I was sitting against the driver’s side wheel. His entire focus went to me and providing the ambulance updates. I was going in and out of consciousness. He assured me I was doing a good job staying calm. “Stay with me. What is your name? Take a few breaths for me.” My grip on his hand was strong.

I tried to say Adelaide multiple times, but he couldn’t make out the garbles. Finally I spouted out my first name, which is Sara. According to Scott I also asked, “Why is there so much blood?” My unanswered question has been — how was I able to speak at all?

When the paramedics arrived one of them rushed over with a bandage. “I want to get this on her face.”

Officer Crist tried to convey that probably wasn’t going to be feasible. As the paramedic began removing the flannel shirt my face came off with it. With a greater understanding, the paramedic agreed. “Ok, we will leave the shirt there for now.”

All official documents described the bleeding from the left side of my face as significant, extensive, brisk, and severe. Another term used for such injuries is de-gloved. Picture peeling off a glove, except replace that with peeling off skin and soft tissue after blunt trauma to the bones. Officer Christ wrote in his after-action report that he realized it was a level one trauma incident. As such, I had to be transported to a designated level one trauma center. These hospitals are required to have a helipad along with 24-hour emergency care including trauma surgeons, oral surgeons, plastic surgeons, and most important to me at the time, maxillofacial and anesthesiology care.

The helicopter was called to transport me to Craig Hospital in Denver, but an ambulance was closer to the scene. It took four minutes from the time of impact to get me loaded into the ambulance. It took only another seven minutes until I was wheeled through the emergency room doors of Longmont United Hospital, seven-miles due east of the crash. The EMTs weren’t sure I’d stay alive for those crucial minutes. I was in and out of consciousness throughout the entire process. My only post-crash memory of October 18, 2014 is a blurry image of being lifted into the ambulance and the voice of an EMT who said, “Her face is peeled off.”

What haunts me more than those final words from the EMTs is what I can’t recall. The details I’ve written about what happened after I hit the window — those aren’t my memories because I don’t have any. I wonder, what I was thinking during those moments of consciousness? What did I want to ask but couldn’t due to my injuries? Did they tell me where I was headed? Did I realize there was so much blood because I was bleeding to death?

Recently Kennett and I began watching the movie Free State of Jones starring Matthew McConaughey. Within the first few scenes his character’s son is shot. I decided that, while I didn’t want to see this boy die, I’d continue watching because I enjoy movies that are based on true stories. What I wasn’t prepared for was when the son didn’t immediately die. Instead, Matthew McConaughey carried his son towards the medics. The son, in his father’s arms, pleads for answers to his questions, “Am I going to die? Why am I so thirsty?”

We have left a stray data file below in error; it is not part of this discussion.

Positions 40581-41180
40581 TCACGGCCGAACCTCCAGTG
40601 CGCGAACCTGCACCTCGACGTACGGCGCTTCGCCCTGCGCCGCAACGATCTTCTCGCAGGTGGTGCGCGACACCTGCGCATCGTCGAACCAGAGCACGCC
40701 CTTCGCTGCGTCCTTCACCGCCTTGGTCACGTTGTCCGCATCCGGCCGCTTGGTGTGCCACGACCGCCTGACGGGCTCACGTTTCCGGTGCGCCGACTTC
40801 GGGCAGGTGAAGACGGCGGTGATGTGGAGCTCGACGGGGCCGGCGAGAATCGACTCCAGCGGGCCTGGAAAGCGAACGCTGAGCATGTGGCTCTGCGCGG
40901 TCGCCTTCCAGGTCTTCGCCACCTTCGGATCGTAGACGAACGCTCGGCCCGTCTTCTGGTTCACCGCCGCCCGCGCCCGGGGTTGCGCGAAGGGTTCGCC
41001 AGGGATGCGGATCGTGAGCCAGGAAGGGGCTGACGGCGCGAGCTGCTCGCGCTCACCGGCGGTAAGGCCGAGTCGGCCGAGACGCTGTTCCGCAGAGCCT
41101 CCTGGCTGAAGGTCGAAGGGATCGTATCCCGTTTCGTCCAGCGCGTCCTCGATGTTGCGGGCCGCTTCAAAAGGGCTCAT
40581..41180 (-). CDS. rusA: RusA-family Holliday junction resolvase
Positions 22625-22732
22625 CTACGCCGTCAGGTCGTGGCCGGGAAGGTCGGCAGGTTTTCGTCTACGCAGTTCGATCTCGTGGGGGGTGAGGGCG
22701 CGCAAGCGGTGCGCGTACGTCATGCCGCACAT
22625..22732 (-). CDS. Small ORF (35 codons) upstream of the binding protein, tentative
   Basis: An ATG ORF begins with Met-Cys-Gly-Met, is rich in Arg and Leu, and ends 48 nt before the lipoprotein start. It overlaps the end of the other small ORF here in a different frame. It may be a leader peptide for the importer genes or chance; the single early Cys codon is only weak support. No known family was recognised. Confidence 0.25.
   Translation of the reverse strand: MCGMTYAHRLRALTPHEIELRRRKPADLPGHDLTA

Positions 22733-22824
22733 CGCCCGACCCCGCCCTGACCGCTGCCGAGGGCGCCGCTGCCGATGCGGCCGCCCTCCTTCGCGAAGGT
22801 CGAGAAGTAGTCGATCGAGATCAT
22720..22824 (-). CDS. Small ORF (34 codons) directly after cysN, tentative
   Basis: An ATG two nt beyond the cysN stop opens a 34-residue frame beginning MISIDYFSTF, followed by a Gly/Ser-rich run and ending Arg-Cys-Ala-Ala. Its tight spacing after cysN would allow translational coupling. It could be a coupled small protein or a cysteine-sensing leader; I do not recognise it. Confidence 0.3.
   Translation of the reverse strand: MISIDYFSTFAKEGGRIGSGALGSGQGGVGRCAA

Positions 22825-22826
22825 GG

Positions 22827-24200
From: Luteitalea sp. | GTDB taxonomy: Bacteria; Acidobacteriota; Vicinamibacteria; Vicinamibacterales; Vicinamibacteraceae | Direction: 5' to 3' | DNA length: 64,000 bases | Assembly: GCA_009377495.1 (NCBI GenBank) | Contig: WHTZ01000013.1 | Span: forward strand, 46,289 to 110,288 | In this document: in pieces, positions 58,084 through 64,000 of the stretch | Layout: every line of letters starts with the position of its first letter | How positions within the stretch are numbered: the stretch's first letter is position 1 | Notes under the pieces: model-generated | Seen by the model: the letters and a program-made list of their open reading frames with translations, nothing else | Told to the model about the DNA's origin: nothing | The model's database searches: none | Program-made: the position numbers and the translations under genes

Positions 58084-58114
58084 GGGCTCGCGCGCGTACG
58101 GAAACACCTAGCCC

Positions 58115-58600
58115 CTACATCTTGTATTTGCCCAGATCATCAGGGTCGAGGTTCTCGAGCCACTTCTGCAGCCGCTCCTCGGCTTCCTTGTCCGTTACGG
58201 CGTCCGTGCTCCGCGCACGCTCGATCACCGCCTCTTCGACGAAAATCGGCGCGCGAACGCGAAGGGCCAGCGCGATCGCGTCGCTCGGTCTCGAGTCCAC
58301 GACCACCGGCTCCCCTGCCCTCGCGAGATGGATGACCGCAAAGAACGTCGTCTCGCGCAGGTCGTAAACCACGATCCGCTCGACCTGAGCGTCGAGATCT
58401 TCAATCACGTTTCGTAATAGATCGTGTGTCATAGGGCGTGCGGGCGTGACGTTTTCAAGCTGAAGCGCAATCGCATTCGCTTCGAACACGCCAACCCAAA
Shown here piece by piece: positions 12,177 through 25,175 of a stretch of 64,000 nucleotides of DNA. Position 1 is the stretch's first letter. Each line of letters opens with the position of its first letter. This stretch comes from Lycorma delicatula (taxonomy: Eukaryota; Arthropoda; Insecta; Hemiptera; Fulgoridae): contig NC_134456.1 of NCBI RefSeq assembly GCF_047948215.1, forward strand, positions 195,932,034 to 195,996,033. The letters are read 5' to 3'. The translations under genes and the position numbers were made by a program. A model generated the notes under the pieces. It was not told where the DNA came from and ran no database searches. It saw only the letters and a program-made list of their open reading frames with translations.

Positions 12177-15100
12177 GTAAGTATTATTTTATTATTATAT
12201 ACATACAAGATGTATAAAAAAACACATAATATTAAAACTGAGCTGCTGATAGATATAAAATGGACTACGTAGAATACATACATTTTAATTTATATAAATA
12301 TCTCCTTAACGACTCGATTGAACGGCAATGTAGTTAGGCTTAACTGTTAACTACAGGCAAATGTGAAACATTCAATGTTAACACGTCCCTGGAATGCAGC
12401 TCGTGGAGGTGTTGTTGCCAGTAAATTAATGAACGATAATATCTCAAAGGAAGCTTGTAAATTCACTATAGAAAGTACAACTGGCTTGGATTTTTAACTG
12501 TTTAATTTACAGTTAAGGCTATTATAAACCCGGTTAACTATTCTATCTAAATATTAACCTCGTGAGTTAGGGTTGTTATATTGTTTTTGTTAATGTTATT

I immediately jumped up from the couch and hit the off button on our DVD player. I stood there and started bawling. It made me feel sad for my person after the crash. I say, “my person” because I can’t emotionally connect with who I was while I was facing the possibility of death. I have no idea if I was thirsty or sick to my stomach. Since I lack the memories from the crash, my imaginary experience of that afternoon is like that of a bystander – as if I were a character in a movie who looks down at themselves in an out-of-body experience as they die.

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I’m fortunate. I did make it to the hospital alive that day. I have since married my best friend and happily qualified as a professional triathlete. Still, I deal with the emotional repercussions from the crash on an almost daily basis. Today in particular, because it is the three-year anniversary, my thoughts will turn to how I almost missed getting married, watching my sister get married, and the birth of my niece. Often I’ll yell at a distracted driver and point at the scar on my face as if they should personally be held responsible for my crash. I’ve also learned that what happened extends emotionally well beyond me. When a cyclist is hit by a car the witnesses, family, friends, caretakers, and community at-large also suffer from trauma. My book will share my recovery, my family’s experiences, managing PTSD, and more. Stay tuned for more excerpts.